Directors looking to ensure the highest standard of corporate governance are sure to take an interest in the recent publication of the Auditor Regulatory Sanctions Procedure and Guidance by the Financial Reporting Council (FRC).
The corporate governance guidance was the subject of a consultation earlier in 2013, and came into effect in November 2013 for any audit firm that is registered with the ICAEW and subject to the FRC’s Audit Quality Review’s independent monitoring.
Prior to the new Auditor Regulatory Sanctions Procedure, amendments had been made to the Companies Act 2006, requiring Recognised Supervisory Bodies (RSB) to enable sanctions to be determined by the body performing independent monitoring function. As part of the FRC’s initiatives to ensure good governance, statutory auditors can be subject to sanctions in the event of their failure to comply with the rules relating to statutory audits.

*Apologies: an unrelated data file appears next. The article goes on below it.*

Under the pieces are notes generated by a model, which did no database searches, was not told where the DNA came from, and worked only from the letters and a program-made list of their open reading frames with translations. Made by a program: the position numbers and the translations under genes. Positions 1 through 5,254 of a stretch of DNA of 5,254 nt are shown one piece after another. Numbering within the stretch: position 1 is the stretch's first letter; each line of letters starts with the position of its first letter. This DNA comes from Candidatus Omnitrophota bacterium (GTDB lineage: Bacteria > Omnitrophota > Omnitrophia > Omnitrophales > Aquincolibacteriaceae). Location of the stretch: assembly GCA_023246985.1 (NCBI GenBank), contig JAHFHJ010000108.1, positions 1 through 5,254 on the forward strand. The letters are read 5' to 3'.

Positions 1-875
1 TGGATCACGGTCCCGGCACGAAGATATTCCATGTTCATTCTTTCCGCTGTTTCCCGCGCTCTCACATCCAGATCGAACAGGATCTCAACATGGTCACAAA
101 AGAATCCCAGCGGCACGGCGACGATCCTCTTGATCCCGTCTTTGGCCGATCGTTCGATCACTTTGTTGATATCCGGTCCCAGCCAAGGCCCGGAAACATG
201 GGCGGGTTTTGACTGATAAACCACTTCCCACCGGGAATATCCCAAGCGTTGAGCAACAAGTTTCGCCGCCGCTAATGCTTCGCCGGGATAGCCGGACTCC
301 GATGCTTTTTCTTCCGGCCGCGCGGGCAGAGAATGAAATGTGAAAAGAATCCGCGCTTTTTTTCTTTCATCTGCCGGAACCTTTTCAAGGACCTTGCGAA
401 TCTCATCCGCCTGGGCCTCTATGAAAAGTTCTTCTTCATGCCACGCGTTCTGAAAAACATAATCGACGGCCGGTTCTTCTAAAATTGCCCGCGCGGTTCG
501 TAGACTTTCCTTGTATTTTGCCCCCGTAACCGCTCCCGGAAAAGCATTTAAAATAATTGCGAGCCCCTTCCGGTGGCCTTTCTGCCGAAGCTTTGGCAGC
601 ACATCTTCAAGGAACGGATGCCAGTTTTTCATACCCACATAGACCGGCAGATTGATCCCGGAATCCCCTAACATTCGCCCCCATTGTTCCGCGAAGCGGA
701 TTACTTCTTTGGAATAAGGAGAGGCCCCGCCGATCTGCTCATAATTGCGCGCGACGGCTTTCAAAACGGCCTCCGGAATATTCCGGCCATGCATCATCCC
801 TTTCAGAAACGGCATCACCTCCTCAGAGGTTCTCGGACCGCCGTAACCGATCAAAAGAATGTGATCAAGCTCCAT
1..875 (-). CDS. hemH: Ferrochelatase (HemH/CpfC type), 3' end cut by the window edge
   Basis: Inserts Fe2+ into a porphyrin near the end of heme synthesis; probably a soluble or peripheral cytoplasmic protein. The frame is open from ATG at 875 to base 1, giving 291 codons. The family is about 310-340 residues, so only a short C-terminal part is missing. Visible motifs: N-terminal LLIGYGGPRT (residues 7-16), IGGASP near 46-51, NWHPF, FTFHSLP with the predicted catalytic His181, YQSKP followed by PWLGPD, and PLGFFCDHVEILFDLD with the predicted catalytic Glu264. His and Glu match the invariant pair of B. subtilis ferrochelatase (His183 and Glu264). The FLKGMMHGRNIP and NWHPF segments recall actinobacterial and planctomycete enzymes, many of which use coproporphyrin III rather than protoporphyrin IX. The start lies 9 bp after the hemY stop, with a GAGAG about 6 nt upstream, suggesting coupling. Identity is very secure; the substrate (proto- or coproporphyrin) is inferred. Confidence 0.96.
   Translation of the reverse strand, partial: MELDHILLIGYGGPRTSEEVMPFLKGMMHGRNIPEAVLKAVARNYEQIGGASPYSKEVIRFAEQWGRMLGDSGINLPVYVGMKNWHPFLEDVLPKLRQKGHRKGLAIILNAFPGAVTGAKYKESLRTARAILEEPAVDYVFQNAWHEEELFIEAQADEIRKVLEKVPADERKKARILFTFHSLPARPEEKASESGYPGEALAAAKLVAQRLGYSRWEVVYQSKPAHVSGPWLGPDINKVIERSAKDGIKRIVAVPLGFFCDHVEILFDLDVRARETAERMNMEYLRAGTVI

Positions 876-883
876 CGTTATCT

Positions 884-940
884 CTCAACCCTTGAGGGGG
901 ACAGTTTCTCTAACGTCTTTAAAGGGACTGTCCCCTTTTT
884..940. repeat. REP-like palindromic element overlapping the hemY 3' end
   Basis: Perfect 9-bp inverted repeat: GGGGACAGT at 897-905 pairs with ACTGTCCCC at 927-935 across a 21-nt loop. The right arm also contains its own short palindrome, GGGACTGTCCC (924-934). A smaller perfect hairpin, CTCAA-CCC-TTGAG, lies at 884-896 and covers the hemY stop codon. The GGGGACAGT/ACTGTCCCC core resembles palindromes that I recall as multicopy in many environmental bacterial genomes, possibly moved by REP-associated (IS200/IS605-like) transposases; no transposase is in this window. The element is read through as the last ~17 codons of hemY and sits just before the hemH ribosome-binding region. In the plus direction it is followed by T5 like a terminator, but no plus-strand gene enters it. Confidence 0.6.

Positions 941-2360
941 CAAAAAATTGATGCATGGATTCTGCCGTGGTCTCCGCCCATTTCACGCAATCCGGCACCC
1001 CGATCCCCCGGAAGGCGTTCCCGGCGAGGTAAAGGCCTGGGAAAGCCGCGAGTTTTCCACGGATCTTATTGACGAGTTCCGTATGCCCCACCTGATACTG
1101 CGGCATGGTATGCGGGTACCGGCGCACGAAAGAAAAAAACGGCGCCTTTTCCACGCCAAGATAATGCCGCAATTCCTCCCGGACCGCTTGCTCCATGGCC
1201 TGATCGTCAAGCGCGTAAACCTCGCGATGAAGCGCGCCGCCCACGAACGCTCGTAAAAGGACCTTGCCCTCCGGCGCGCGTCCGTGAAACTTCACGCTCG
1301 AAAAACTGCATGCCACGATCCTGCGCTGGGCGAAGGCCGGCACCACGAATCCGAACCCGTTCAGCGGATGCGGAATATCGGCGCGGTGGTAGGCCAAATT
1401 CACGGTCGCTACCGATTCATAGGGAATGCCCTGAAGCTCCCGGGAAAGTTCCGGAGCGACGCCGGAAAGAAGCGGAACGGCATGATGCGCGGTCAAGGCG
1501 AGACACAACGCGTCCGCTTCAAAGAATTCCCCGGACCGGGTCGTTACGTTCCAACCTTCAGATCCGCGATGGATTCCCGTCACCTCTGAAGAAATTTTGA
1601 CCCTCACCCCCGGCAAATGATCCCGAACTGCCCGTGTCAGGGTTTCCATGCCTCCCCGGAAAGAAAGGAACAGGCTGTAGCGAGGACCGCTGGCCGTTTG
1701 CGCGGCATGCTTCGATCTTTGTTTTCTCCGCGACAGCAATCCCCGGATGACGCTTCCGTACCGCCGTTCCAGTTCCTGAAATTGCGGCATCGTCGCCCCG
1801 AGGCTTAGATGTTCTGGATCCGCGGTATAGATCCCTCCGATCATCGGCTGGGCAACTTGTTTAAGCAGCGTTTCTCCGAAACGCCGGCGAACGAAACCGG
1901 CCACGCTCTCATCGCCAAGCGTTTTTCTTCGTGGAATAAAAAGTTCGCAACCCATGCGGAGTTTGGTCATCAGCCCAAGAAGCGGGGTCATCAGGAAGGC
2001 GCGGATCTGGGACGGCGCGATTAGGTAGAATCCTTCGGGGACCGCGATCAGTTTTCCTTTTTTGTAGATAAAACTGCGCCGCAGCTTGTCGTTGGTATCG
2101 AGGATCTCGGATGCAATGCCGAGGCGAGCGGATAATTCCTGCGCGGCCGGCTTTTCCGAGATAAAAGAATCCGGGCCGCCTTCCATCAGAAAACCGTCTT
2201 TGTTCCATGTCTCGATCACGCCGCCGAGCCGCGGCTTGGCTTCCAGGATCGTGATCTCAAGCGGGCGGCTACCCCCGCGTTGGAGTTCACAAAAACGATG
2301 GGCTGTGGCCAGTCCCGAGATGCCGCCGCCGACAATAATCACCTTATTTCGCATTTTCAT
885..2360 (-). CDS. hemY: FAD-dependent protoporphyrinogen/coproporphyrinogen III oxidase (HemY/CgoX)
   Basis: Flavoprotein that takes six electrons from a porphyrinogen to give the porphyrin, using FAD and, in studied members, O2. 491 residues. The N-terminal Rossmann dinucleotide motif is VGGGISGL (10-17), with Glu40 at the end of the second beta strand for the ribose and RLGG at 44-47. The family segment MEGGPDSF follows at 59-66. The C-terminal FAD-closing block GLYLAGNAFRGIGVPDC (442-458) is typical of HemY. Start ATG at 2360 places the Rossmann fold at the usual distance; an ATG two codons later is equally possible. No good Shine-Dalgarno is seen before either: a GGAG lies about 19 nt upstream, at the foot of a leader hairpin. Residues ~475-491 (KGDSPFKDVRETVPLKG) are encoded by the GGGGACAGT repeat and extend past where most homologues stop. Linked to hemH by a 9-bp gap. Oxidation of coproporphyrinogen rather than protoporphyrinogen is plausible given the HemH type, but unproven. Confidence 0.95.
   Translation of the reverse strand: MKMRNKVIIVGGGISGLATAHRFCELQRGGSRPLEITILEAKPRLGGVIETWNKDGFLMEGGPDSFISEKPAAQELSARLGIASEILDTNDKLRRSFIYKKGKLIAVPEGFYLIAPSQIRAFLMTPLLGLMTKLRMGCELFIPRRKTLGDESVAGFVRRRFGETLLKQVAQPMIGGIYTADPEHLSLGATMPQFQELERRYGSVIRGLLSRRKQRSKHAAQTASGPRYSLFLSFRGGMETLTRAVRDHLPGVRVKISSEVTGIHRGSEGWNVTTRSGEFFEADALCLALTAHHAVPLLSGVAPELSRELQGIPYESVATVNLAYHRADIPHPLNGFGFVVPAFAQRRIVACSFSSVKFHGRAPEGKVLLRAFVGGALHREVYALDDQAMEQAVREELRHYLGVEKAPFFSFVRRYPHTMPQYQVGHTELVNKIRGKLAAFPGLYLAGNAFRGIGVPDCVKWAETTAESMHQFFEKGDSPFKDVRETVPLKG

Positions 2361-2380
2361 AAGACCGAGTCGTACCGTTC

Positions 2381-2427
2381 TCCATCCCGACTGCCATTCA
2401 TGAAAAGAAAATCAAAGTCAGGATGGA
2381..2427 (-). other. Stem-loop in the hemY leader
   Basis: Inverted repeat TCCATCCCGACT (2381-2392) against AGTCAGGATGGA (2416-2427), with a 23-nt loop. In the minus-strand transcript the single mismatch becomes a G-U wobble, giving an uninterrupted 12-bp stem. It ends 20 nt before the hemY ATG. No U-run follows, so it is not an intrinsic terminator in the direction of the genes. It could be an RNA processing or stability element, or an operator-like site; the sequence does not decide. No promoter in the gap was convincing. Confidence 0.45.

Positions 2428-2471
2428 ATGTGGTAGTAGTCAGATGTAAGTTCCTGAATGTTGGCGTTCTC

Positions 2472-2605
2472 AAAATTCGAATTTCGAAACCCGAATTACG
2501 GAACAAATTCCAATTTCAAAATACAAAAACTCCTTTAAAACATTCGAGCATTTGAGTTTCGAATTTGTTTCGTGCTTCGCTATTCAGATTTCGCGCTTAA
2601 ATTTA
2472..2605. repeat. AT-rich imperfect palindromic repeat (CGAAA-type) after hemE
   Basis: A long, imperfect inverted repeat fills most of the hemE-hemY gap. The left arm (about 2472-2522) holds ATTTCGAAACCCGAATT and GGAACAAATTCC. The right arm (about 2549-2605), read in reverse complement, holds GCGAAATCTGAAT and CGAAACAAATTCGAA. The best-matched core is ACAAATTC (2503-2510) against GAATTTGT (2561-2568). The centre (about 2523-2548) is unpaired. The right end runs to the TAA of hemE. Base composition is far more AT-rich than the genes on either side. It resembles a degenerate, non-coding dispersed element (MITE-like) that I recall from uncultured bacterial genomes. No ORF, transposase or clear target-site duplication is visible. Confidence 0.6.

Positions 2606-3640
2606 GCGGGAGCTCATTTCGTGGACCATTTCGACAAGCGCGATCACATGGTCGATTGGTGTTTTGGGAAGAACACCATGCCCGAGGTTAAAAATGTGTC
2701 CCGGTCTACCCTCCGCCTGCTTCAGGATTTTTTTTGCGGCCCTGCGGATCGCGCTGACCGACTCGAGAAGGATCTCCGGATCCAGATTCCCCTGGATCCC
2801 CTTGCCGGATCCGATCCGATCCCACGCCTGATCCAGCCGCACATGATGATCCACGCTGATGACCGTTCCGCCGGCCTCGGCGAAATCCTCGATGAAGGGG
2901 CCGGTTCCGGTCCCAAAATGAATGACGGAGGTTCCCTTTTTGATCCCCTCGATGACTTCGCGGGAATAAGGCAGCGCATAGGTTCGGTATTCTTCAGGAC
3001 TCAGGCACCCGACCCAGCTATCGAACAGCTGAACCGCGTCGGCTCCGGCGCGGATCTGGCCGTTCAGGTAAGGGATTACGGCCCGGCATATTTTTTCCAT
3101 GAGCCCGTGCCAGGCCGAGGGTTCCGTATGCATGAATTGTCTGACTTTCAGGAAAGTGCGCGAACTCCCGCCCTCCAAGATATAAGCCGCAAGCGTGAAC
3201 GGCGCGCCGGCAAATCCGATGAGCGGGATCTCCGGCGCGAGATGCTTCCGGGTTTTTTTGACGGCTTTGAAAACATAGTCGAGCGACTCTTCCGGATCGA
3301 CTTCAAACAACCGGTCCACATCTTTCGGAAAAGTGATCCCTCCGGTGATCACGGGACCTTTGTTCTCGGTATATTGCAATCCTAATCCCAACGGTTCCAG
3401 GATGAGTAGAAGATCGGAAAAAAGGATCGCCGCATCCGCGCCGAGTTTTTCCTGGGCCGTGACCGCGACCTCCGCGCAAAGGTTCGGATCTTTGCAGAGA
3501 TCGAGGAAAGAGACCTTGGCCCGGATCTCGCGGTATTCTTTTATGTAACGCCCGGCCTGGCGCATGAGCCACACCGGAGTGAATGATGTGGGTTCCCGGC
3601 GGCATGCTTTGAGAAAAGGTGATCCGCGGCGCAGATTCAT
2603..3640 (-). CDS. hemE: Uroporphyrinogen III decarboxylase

The FRC’s independence is further affirmed by the new procedure, which allows sanctions to be determined or undertakings suggested by the regulator after an inspection, where appropriate. Sanctions would be determined through the FRC’s Monitoring Committee or an Independent Sanctions Tribunal, as an alternative to the referral of each matter to the RSB to decide whether action should be taken.
Stephen Haddrill, FRC Chief Executive said that there was strength in the UK’s present quality of audits for ensuring good corporate governance.
But he added: “However sometimes our inspections reveal shortcomings that we expect the firms to address. The new procedure enables the FRC to require such work to be done and if appropriate a penalty to be applied without reference to the professional bodies. This reinforces our independence and enhances the impact of our audit monitoring activity.”
He said that companies were encouraged to conduct high quality audits backed up by the threat of sanctions for poor quality work, and that trust in the audit profession would be ultimately enhanced as a result. He said that a clear approach for Committees and Tribunals had been set out in the new guidance, ensuring transparency and consistently whenever sanctions are administered.